I don’t know how far you want to go with your program, but since I also have a script/tool named… Extractor (so original that I should register this name and sue everyone else), I believe I can help with some fixes. Here are some screens and observations:
- Some microcodes are missing due to size or CPUID handling. AMD implemented a joke of a header, leaving OEMs to add any amount of padding. To handle this “feature”, you either always use the original AMD size, or you check the padding for some predefined sizes. I went for the second case, as I wanted to have a clear picture on every BIOS file I’m working, without spending extra time with manually checking the padding. The issue is restricted to 0Fh-14h families, where I have found the same microcode to be padded to 0x400, 0x800, even 0x1000 in mc_update dll. Check the official AMD release for getting the sizes, also compare with multiple sources for the missing ones. I already have all the known sizes in my Extractor, but why should I spoil all the fun? The latter families are not so much affected, as they are part of AmdProcessorInitPeim and also have an extra hook ($UCODEVS, $UCODE2K, $UCODE4k) for size. Only seen the first one used (Variable Size), but I have read about the other ones (2K, 4K) in some public sources, possible Coreboot.
- there are some old microcodes that don’t have the middle 0F byte in the CPUID. They should have the CPUID 5xx, 6xx, Fxx - but I haven’t yet researched the distinction, neither do I know where to find them.
- the program is not DPI-aware, check green boxes.
- some unknown fields. It took me a while to figure the message “File already exist!”. Having no control over this function is confusing to say the least. If the extraction or the location can’t be changed, at least make the folder next to main exe or have a clear message on what happened.
For the other things you wrote:
- you can indeed replace the microcodes in Aptio 4 or Aptio V. I assume you already tested and I also received successful reports.
- you can replace AGESA in AWARD, as it is inserted as a single module.
- you can not replace AGESA in AMI, no matter if it is AMIBIOS, Aptio4 or Aptio5. It is compiled with the rest of the source code, there is nothing you can do to replace it. In AMIBIOS it is part of System BIOS (1B module), but also in E1/E2/E3 modules. In Aptio it is spread across many files, but the important code is in AgesaDxeDriver, FchDxe, FchSmmInit and AmdProcessorInitPeim. You can try to replace those modules and you might even get lucky to have a bootable board, but what you have obtained is a franken-board and not a fully operational one. Would you replace parts from your car with others from a totally different car? Not to mention that besides the initialization of important hardware components, those 4 ffs files also contain SMU and PSP firmware, another “wonderful” place to experiment with different code parts.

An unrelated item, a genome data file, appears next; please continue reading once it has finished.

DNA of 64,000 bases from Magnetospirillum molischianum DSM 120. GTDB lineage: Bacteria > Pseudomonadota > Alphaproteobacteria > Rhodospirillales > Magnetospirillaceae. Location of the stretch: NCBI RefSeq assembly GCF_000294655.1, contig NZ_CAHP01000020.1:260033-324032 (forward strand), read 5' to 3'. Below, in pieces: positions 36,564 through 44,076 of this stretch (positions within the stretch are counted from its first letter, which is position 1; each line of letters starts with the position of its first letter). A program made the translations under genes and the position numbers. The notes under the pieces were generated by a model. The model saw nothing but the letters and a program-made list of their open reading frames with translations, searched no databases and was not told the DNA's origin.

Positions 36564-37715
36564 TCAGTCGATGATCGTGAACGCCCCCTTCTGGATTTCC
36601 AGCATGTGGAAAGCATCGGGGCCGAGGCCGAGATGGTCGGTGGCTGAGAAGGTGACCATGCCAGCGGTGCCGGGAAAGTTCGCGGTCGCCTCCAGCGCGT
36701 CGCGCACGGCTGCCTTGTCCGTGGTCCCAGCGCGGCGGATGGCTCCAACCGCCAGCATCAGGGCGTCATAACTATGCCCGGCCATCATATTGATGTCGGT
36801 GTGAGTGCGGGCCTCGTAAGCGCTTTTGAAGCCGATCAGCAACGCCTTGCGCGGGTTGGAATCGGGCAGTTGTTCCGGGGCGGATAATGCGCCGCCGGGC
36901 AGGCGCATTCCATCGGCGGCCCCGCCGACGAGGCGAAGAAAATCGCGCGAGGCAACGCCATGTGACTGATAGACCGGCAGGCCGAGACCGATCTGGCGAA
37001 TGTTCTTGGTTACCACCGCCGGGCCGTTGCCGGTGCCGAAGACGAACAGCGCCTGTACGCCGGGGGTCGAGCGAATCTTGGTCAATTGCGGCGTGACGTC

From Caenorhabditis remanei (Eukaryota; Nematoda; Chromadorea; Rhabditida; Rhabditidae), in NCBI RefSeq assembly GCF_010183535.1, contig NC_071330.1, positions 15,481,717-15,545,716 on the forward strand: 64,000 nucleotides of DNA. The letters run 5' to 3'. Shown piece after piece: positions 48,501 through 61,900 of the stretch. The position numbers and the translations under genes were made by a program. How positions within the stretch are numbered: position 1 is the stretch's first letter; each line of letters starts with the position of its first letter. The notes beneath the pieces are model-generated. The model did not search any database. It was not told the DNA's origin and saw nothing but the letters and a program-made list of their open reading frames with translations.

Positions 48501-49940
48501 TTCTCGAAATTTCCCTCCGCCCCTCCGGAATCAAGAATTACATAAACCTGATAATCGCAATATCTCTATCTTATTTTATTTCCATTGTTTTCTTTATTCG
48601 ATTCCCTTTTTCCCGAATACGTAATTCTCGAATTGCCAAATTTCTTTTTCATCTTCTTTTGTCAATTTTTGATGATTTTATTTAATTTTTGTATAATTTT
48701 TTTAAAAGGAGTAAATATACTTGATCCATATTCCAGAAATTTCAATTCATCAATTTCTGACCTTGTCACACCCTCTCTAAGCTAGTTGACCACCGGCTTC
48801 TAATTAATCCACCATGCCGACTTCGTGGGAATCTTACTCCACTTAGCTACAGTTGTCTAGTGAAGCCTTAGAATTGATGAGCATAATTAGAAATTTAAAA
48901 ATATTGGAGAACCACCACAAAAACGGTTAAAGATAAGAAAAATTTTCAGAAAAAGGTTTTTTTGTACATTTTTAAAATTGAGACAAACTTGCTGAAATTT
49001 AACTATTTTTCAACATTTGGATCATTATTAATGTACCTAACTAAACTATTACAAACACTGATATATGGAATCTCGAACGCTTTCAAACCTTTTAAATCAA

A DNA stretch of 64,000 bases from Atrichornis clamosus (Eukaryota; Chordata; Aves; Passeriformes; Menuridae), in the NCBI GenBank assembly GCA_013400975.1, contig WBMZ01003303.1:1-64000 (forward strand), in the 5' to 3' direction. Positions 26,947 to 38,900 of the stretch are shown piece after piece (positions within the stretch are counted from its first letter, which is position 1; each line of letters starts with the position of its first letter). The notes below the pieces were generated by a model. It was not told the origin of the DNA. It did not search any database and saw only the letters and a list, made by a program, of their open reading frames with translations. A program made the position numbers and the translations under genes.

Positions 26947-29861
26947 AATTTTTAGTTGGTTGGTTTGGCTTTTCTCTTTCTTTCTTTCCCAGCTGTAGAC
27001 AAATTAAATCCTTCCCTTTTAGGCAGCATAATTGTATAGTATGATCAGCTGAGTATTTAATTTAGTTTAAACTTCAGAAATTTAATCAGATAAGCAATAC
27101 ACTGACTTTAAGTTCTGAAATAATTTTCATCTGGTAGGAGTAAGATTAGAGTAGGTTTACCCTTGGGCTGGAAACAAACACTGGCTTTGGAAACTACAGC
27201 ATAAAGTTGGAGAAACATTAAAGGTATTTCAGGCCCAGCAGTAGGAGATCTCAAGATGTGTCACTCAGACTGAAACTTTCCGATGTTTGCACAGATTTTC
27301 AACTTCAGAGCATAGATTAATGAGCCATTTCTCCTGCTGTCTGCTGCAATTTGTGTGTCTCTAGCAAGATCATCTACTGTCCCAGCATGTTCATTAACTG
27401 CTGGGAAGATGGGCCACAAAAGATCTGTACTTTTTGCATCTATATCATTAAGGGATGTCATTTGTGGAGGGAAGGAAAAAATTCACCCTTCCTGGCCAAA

- I can give you at least 5 different AGESA OrochiPI 18.104.22.168 files that will light like a Christmas tree in a comparison tool, but feel free to test this on your own.
- I see that you mention replacing MEMINIT in AWARD. Why?? It stands for memory initialization, the core of a bootable machine. The only time I would think of doing that is when you know a certain board has some fixes/support for a certain memory kit AND you have that kit AND you desperately need that fix/support. And even then I wouldn’t recommend anyone doing that. Are you sure about MEMINIT not being a sensitive module? Read this message and read the reply two posts bellow. I assume that HT comes from HyperTransport, so MEMINIT seems more likely to have caused that issue. And since the three modules are often added one after the other, I don’t know how you could touch MEMINIT without disturbing the others.
Attached Agesa_OrochiPI_v22.214.171.124 from that Dell file. Obviously, you won’t be able to use it. I hope you won’t try.
Agesa_OrochiPI_v126.96.36.199.rar (177 KB)